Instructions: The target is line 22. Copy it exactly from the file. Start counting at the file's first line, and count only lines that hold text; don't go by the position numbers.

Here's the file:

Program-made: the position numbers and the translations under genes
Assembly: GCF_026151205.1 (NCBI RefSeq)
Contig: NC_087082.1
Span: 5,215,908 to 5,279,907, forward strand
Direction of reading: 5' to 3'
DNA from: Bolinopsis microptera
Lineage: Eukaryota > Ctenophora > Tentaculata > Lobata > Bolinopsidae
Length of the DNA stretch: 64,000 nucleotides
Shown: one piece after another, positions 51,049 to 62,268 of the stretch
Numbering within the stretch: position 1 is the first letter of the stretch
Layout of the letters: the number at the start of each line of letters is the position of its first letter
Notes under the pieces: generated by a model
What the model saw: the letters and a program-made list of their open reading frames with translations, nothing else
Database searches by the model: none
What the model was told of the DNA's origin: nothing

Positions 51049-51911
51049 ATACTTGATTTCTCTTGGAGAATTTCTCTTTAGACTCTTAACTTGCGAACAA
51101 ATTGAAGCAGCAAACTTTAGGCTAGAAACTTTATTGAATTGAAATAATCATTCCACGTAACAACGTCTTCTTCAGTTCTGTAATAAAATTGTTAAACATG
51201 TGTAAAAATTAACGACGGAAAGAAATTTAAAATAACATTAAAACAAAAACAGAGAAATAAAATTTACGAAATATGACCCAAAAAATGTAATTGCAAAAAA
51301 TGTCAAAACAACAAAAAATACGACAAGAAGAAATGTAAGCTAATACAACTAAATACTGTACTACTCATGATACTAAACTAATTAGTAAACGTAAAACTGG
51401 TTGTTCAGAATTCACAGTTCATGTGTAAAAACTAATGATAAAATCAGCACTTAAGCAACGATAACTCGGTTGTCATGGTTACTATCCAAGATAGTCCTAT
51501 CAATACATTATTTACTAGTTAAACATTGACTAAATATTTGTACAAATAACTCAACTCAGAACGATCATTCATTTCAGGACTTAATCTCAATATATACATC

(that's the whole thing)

51501 CAATACATTATTTACTAGTTAAACATTGACTAAATATTTGTACAAATAACTCAACTCAGAACGATCATTCATTTCAGGACTTAATCTCAATATATACATC